I'm lost. I never referenced what you are talking about here. I'll have
to spend some time reading all of this thread (including your links) to
get back on track. A better job of quoting would save both of us some
time here.

> :David Schwartz wrote:
> :>
> :> "Wil Evers" <bouncer_at_dev.null> wrote in message
> :> news:3ed83fe8$0$2232$
> :>
> :> > Not sure I agree. Assuming no special 'compiler magic' is used,
> and the :> > definitions of pthread_mutex_t and
> PTHREAD_MUTEX_INITIALIZER are shared :> > between C and C++, then
> pthread_mutex_t must be a POD and
> :> > PTHREAD_MUTEX_INITIALIZER must be a constant expression,
> :
> :Yeah.
> :
> :"typedef std::aligned_storage<std::mutex> pthread_mutex_t;"
> :
> :This is meant to be a properly aligned POD; e.g. POD-union with
> :a character array [or whatever] meant to be const-initialized by :the
> <cthread>'s PTHREAD_MUTEX_INITIALIZER. BTW, I've made a typo: :
> :"extern "C" int pthread_mutex_destroy(pthread_mutex_t * mutex_storage)
> : throw() {
> : // destructor with implicit throw()-nothing ES
> : ~mutex_storage->object();
> : // "may fail" shall be caught in the std::unexpected() handler :
> return 0;
> : }"
> :
> :actually meant to be:
> :
> : extern "C" int pthread_mutex_destroy(pthread_mutex_t * mutex_storage)
> : throw() {
> : // destructor with implicit throw()-nothing ES
> : mutex_storage->object().~mutex();
> : // "may fail" shall be caught in the std::unexpected() handler :
> return 0;
> : }
> :
> :well, but...
> :
> :> so the C++
> rules :> > for dynamic initialization do not apply here.
> :
> :...see below. ;-)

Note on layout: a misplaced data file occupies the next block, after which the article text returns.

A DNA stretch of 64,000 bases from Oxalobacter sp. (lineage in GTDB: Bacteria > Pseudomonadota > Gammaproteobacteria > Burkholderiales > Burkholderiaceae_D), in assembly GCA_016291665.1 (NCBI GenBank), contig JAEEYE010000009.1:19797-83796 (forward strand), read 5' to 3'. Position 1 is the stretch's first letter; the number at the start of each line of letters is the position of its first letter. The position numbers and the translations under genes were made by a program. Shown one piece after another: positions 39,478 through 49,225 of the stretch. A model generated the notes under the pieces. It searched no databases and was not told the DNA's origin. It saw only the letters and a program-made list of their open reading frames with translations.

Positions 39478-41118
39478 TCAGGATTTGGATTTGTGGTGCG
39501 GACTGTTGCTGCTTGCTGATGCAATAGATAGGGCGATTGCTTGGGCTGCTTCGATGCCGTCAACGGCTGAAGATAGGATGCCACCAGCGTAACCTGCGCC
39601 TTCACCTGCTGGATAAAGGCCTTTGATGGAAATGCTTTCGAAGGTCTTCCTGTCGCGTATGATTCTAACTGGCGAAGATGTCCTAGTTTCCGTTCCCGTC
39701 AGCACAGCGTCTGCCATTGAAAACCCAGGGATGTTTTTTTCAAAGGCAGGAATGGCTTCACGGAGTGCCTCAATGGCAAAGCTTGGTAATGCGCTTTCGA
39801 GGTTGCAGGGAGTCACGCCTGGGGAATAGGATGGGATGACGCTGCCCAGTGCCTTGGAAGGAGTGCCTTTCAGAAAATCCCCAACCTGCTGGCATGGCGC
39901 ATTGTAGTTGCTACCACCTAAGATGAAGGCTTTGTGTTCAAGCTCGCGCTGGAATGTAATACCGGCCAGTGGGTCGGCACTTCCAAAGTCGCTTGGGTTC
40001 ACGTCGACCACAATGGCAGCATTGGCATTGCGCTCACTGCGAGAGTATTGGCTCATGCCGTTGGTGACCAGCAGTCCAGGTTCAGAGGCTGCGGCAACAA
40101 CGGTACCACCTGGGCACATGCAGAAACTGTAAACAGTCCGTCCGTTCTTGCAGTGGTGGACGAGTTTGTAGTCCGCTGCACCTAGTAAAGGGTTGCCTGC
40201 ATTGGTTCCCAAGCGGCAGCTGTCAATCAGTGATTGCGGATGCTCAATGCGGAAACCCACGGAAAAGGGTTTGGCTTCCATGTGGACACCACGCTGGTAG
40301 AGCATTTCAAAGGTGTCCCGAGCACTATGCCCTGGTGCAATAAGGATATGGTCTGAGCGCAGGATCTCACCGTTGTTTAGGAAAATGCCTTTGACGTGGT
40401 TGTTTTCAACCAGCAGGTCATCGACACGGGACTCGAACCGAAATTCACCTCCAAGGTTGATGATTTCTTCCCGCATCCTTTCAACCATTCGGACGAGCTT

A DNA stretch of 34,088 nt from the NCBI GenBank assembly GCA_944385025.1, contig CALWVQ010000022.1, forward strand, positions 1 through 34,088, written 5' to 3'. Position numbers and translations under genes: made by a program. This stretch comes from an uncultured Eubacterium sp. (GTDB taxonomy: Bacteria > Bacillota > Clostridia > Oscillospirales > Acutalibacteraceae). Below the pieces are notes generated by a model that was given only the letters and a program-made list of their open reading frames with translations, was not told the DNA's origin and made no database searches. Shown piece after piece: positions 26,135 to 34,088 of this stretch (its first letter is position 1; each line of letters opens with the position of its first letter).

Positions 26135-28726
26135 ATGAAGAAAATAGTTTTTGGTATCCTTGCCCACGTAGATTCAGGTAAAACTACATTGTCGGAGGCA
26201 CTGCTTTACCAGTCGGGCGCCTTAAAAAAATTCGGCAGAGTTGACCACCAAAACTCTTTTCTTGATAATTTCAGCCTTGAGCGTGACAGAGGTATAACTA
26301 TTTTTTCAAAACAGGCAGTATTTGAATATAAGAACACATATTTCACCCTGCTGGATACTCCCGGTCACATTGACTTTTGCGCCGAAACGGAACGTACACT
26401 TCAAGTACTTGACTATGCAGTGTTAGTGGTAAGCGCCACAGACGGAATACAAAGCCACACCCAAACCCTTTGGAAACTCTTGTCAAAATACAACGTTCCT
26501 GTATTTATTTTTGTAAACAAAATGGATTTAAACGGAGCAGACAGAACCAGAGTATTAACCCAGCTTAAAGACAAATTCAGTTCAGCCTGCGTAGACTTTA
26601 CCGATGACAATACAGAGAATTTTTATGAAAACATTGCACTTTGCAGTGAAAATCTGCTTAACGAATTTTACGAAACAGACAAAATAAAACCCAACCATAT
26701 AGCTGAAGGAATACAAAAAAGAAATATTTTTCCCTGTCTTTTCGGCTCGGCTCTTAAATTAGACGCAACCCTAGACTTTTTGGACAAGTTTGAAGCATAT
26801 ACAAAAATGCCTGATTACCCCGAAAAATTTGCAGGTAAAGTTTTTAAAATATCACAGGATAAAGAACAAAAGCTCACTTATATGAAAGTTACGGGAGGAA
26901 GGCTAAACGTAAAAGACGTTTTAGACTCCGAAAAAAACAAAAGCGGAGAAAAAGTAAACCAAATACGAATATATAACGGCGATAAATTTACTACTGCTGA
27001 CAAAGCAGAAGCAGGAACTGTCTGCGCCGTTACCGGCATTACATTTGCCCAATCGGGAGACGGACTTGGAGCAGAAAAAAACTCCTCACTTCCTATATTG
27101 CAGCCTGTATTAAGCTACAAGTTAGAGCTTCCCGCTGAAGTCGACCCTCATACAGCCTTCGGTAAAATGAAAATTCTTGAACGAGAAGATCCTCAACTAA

> :
> :>
> :> You are implicitly assuming that the pthreads implementation must
> :> strictly conform to the ANSI C standard. Since this is impossible,
> you :> should stop assuming it. ;)
> :>
> :> Why can't PTHREAD_MUTEX_INITIALIZER call a function that isn't :>
> reentrant? I mean why can't it be:
> :>
> :> #define PTHREAD_MUTEX_INITIALIZER get_mutex();
> :> #define pthread_mutex_t int;
> :> static int next_mutex=0;
> :> int get_mutex(void) { return next_mutex++; }
> :
> :Yeah, something like that; POSIX.1 doesn't really need to care about
> :C++ dynamic init of whatever statics (local or non-local ones). Only
> :POSIX.1++ and/or upcoming threaded C++ Std with <cthread> could and
> :should sort of "clarify" that. Oder?

I follow what's said here, but can't figure out what you want me to pay
attention to.

> Now I'd like to add one more <cthread>'s call:
> extern "C++" std::mutex & pthread_mutex(pthread_mutex_t * mutex_storage)
> throw() {
> return mutex_storage->object();
> }
> The idea is that you could use <cthread>'s initializers for mutex, CV,
> whatever POD "storage objects" of static storage duration and simply
> "retrieve" a C++ object reference from it for things like
> scoped locking guards and etc.
> Well, I'm not sure about
> std::pthread_mutex_t& std::mutex::c_mutex() throw();
> but the *thread object* class should provide
> std::pthread_t std::thread::c_thread() throw();
> I believe.

You've got some interesting ideas for merging POSIX and C++. But, I'm